Blog

Monday Missive – Labor Day Edition

Today is Labor Day in the United States. I have worked in non-unionized factories (terrible) and unionized factories (better). I have worked for large and small corporations. Manufacturing was a place I felt needed strong unions because working conditions were often poor and manufacturers were often located in rather depressed areas where people needed to work regardless of conditions.

I remember when my parents both worked for the United States Postal Service during the wildcat strike of 1970. Striking against the federal government was illegal. At that time they achieved collective bargaining rights, but not the right to strike. The American Postal Workers Union was formed a year later.

Some unions perhaps had or have too much power. Regardless of where you stand on unions, let’s all support good working conditions for all people.

  • L’shanah Tovah to all my Jewish friends. Sundown tonight marks the beginning of Rosh Hashanah.
  • October 1st starts the beginning of InkTober® where artists are challenged to create one ink drawing per day based on a prompt list. The last few years, InkTober® has been embroiled in controversy surrounding the trademarked name and logo. The prompt list is out, but I am unsure if I can publish it here.
  • November 1st marks the start date for NaNoWriMo – a challenge of writing a 50,000 word novel in 30 days. I managed to accomplish the word count last year. Now I just need to decide if I want to tackle it this year.
  • The position of the sun is definitely changing. Our nights have been cooler, but it is still very warm during the daytime. Fall is coming.
  • I am looking forward to cooler weather and turning over the garden in preparation for fall planting. Cabbage, broccoli, lettuce, cilantro and dill!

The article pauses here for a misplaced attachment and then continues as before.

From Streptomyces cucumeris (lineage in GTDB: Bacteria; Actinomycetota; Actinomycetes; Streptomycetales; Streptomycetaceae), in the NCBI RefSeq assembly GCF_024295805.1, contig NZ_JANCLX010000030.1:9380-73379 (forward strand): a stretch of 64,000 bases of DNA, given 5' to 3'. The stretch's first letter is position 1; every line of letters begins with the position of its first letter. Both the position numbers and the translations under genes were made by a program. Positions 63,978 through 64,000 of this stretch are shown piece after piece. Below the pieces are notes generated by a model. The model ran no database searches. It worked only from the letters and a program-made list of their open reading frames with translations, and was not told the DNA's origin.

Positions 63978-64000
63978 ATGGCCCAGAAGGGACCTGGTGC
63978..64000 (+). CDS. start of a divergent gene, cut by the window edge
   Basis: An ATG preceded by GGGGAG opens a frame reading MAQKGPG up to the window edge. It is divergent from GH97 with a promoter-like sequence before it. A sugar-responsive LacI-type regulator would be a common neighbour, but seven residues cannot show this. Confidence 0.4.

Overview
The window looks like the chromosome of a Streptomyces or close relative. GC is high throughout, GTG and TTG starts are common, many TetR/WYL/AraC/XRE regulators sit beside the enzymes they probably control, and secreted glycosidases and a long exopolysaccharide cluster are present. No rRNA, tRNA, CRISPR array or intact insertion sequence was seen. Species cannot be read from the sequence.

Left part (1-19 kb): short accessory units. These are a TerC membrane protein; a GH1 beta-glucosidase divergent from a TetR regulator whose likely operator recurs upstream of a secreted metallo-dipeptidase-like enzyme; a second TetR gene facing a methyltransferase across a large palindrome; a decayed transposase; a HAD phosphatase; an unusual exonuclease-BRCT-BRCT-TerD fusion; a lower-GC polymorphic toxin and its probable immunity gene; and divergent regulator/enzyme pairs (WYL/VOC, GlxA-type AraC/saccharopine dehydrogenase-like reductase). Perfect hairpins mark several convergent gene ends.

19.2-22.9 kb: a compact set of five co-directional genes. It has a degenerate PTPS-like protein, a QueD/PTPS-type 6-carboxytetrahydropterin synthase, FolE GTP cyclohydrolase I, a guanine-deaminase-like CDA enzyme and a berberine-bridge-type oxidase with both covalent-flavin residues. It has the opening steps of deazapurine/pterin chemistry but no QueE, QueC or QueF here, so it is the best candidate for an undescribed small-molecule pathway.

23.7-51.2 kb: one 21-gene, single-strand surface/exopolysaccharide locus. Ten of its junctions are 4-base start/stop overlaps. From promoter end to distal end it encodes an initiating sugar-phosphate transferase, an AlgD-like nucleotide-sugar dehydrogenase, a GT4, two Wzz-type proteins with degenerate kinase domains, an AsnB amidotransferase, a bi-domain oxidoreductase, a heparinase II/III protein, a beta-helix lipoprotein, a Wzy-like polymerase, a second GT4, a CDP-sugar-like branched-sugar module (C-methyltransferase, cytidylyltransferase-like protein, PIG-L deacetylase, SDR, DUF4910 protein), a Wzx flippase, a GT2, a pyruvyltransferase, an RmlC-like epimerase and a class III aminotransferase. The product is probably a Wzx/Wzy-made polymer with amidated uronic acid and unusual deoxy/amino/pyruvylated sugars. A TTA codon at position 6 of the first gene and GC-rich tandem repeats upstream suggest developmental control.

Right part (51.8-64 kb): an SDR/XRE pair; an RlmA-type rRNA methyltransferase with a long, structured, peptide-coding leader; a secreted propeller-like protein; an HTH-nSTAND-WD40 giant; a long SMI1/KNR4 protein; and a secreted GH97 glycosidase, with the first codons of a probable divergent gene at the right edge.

• I was delighted to see a deer in our back yard yesterday. There is something inspiring about the elegance of a deer. They see and notice everything – every tiny movement.
  • This weekend was the annual apple festival in a nearby town. We still do not feel comfortable in crowds where people may be unmasked. Our positivity rate in our county is near 20%. I do plan to go to one of the orchards mid-week to get some apples.

That’s it for now. If today is a holiday for you, enjoy and try to remember the reason why.

In honor of Labor Day, here’s a clip from the movie “Norma Rae” starring Sally Field.

Blog

My Most Enduring Summer Crush, Part 1

Photo by Joyful on Unsplash

My family and I spent a few summers camping at a local campground when we lived in Ohio. We would pack up the tent and supplies and head to Hickory Hills. Being tent campers, we were relegated to a certain area near the back of the campground. It was here I met my most enduring summer crush.

While mom and dad were busy setting up the tent, I was free to roam the campground and scope the place out. It was on one of these meandering walks, I caught this handsome young guy about my age – the ripe old age of 13 or 14 – sitting by a pop-up camper in a nearby campsite. We casually exchanged glances and a sheepish smile.

My walks around the campground became more frequent and I became a little braver. On the third or fourth day, I decided to speak to him as I passed. I tossed up my hand in a friendly wave and said “Hey, Charlie”. Now I had no way of knowing his name, but I had seen a film (cannot tell you the name of it) where someone had an invisible friend named Charlie. I thought I was oh, so clever and cute!

I won’t say I was smooth and aloof because I am sure my visits near his camping space became predictable. I continued to address him as “Charlie” and wave and he would smile and wave back. After several days of this, he finally spoke to me.

”Hey. Can I ask you a question?”

Are you kidding? Ask away Prince Charming. I responded rather sheepishly. “Sure.”

”How did you know my name?”

What? His name was Charlie? Well, that was rather fortuitous.

From there we talked and hung out together. I explained about the movie. I found out his name was Charles, but everyone called him Chuck. I met his father (his mother was far too refined to spend much time camping) and he met my parents. It did not take long for us to become an item.

We were just kids who spent our summer camping. We spent countless hours listening to the jukebox in the pavilion by the lake where all the kids hung out. What great times we had. I can still hear Creedence songs lofting through the still night air. We experienced wonderful freedom without fear. The trust our parents had that was never broken. And of course, that first summer kiss.

We continued to date after we left our summer at the campground. I would learn later that his family was rather “well-to-do” compared to mine. His father held a high position as a Mason and my crush was an important member of the local DeMolay chapter (I knew nothing about either).

Come back Friday to read Part 2 about my first formal DeMolay dance.